Friday, April 01, 2011

Audiodrama Review: “Dead in the Water” by Sandy Mitchell

For a newcomer to the Warhammer 40,000 universe, I’m finding these audiodramas produced by the Black Library to be a real godsend. I haven’t yet had the chance to read any of Sandy Mitchell’s Ciaphas Cain books, but now having had this introduction to the character, I know I’ll be seeking out those books.

Ciaphas Cain is a Commissar (an officer) in the Imperial forces, serving the God-Emperor by attempting to stay out of harms way, find cushy jobs, and generally keep as low a profile as he can while still maintaining a heroic façade and reputation. Unfortunately, he has also been lucky enough to have led men who praise his leadership skills and fortunate enough in his battlefield engagements that he has managed to rise to a level where it is difficult for him to stay out of the lime-light (and the line of fire).

Cain finds himself on a backwater world, one made up mostly of islands dotting an ocean, where the native human populace is taking up a rebellion against the Imperium. Here Cain has been lucky enough to lead from behind a desk, sending his troops to quell minor infringements – but whispers of a new force who have taken to killing people on both sides soon drives him to track them down. Could it be a squad of his own men who may have defected? Could it be some other alien invaders? Could it be the rebels?

Cain will have to rely on an unknown ship and its crew, as well as their native guide as they sail into unknown waters – looking into the last place where Cain’s squad was last seen. But what mysteries await them in the heart of the jungle of this island? And is there any chance any of it will force Cain to rise up and become the hero everyone thinks he is?

Well, alright – there’s little chance of the last one. Cain is the reason to listen to Dead in the Water, he’s a fantastic character – very unlike the heroes I’m used to reading about. The narrator of the story is Cain himself, writing his memoirs, and it’s a fascinating look inside the mind of the man. He’s constantly considering his options – not for the good of his soldiers or the mission, but for which choice is the least likely to cause him trouble. Is it better to stay behind on a ship when his men go ashore searching what might be a booby-trapped island – or is he a sitting duck on the ship should there be enemy forces targeting it? And when he realizes that this planet has become too much of a hot-spot – it’s time to move on and find a new posting – one that’s at least got a chance of letting him live in his cushy position without forcing him to be in the lines of battle all the time.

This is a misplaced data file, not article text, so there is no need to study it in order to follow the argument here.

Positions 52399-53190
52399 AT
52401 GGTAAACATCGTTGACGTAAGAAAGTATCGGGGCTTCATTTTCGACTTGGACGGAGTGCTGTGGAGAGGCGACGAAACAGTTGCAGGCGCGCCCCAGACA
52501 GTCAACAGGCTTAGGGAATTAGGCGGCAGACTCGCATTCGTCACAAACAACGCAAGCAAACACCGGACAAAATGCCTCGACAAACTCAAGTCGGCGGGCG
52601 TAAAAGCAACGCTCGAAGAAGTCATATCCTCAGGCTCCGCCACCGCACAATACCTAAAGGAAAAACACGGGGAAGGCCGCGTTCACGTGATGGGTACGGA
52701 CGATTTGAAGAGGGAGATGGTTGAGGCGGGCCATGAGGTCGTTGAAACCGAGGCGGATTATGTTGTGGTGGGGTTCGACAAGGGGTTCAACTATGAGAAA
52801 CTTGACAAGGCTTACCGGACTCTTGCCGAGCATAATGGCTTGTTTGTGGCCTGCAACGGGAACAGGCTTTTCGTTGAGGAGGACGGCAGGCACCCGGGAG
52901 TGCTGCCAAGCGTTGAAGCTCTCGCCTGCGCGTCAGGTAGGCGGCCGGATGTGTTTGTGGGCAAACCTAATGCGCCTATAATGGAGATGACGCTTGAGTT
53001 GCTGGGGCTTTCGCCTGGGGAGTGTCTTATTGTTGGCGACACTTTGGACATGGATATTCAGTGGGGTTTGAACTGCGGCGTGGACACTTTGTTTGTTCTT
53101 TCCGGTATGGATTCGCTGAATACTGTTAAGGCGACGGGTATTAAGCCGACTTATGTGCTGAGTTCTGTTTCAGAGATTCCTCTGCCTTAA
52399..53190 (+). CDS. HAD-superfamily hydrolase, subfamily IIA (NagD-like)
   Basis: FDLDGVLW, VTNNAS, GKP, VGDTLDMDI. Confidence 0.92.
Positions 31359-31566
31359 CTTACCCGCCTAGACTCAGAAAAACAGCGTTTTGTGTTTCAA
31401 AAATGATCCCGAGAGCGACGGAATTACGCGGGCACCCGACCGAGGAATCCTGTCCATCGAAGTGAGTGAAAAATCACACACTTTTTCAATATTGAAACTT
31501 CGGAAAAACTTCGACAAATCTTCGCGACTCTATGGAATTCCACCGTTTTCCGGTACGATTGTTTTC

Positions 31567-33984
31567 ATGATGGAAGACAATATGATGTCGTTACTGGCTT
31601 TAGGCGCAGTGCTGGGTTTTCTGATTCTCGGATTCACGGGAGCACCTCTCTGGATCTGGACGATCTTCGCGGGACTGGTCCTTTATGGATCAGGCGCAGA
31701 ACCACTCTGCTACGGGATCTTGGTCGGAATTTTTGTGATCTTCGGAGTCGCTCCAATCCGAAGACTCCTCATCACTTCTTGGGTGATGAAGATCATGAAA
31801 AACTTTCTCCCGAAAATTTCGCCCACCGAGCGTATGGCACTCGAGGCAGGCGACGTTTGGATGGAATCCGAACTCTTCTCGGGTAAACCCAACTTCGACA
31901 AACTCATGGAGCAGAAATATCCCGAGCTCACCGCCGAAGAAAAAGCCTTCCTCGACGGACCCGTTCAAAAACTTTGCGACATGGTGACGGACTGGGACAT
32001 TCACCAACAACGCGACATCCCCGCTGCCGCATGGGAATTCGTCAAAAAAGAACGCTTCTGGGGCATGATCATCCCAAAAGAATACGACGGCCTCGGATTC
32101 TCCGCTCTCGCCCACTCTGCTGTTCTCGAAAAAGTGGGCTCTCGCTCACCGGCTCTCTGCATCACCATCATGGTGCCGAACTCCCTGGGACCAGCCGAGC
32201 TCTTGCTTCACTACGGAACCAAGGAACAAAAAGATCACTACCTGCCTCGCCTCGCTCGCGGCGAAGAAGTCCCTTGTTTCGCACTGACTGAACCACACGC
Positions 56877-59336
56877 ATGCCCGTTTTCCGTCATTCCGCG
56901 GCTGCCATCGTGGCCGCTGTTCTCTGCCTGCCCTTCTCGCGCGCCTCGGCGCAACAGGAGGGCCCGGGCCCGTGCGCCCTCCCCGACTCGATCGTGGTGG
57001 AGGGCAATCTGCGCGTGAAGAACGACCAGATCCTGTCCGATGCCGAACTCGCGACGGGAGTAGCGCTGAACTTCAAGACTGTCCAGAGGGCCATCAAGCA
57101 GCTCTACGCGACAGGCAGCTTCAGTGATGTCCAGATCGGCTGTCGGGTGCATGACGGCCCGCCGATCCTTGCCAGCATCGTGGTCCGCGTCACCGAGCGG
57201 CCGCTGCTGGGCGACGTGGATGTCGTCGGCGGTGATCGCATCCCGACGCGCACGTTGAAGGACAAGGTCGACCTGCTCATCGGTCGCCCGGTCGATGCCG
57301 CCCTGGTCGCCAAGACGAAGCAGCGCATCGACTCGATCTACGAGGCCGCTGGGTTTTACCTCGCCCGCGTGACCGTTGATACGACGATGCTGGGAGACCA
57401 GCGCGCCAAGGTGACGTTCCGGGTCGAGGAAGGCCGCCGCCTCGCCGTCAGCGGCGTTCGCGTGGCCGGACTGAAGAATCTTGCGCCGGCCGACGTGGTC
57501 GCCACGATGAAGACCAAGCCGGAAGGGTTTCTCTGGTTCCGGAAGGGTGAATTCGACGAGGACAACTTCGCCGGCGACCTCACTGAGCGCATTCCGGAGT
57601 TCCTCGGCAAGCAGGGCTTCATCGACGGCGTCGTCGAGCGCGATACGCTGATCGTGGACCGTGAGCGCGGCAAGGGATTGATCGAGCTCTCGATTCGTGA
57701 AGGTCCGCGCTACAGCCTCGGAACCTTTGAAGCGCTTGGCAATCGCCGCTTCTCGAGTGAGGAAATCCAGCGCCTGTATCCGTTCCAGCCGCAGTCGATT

This time the audiodrama aspects aren’t as strongly felt, I thought, as has been the case in most of the others I’ve listened to from the Black Library. There were still the sounds of battle and communication between soldiers that help make it feel like you’re there, but the amazing sound work (background noises and such) just didn’t seem to be there this time. It might be a case where the story just didn’t call for such things. The story is strong enough, and highly entertaining because of the humor that hearing Cain’s thoughts infuses it with, that it’s not such a big deal that the audio aspects were weaker this time. As I said, Cain is a compelling character, and one I’m looking forward to reading more about in Sandy Mitchell’s other novels.

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